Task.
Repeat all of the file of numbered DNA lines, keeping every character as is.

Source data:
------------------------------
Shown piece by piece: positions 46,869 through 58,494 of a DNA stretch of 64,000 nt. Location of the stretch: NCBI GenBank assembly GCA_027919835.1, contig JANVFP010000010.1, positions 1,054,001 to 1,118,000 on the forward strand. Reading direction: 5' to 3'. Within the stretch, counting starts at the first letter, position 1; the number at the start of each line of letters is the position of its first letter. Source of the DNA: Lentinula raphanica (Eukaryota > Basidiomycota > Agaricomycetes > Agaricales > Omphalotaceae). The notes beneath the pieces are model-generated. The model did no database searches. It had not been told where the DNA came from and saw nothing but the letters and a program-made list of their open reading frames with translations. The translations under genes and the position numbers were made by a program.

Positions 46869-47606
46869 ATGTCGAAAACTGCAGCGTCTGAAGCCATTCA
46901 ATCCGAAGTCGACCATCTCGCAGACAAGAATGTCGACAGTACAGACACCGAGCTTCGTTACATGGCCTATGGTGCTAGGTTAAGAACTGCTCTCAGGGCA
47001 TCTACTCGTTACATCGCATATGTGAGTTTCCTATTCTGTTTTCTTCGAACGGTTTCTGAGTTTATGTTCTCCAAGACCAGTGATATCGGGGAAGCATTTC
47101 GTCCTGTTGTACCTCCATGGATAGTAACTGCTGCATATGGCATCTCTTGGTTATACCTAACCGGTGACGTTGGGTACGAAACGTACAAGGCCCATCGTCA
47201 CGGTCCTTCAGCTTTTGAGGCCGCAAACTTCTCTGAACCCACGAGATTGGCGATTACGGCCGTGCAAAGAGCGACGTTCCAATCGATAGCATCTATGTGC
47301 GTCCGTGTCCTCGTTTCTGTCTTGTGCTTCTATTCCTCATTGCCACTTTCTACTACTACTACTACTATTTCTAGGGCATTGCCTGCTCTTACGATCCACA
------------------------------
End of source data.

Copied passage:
Shown piece by piece: positions 46,869 through 58,494 of a DNA stretch of 64,000 nt. Location of the stretch: NCBI GenBank assembly GCA_027919835.1, contig JANVFP010000010.1, positions 1,054,001 to 1,118,000 on the forward strand. Reading direction: 5' to 3'. Within the stretch, counting starts at the first letter, position 1; the number at the start of each line of letters is the position of its first letter. Source of the DNA: Lentinula raphanica (Eukaryota > Basidiomycota > Agaricomycetes > Agaricales > Omphalotaceae). The notes beneath the pieces are model-generated. The model did no database searches. It had not been told where the DNA came from and saw nothing but the letters and a program-made list of their open reading frames with translations. The translations under genes and the position numbers were made by a program.

Positions 46869-47606
46869 ATGTCGAAAACTGCAGCGTCTGAAGCCATTCA
46901 ATCCGAAGTCGACCATCTCGCAGACAAGAATGTCGACAGTACAGACACCGAGCTTCGTTACATGGCCTATGGTGCTAGGTTAAGAACTGCTCTCAGGGCA
47001 TCTACTCGTTACATCGCATATGTGAGTTTCCTATTCTGTTTTCTTCGAACGGTTTCTGAGTTTATGTTCTCCAAGACCAGTGATATCGGGGAAGCATTTC
47101 GTCCTGTTGTACCTCCATGGATAGTAACTGCTGCATATGGCATCTCTTGGTTATACCTAACCGGTGACGTTGGGTACGAAACGTACAAGGCCCATCGTCA
47201 CGGTCCTTCAGCTTTTGAGGCCGCAAACTTCTCTGAACCCACGAGATTGGCGATTACGGCCGTGCAAAGAGCGACGTTCCAATCGATAGCATCTATGTGC
47301 GTCCGTGTCCTCGTTTCTGTCTTGTGCTTCTATTCCTCATTGCCACTTTCTACTACTACTACTACTATTTCTAGGGCATTGCCTGCTCTTACGATCCACA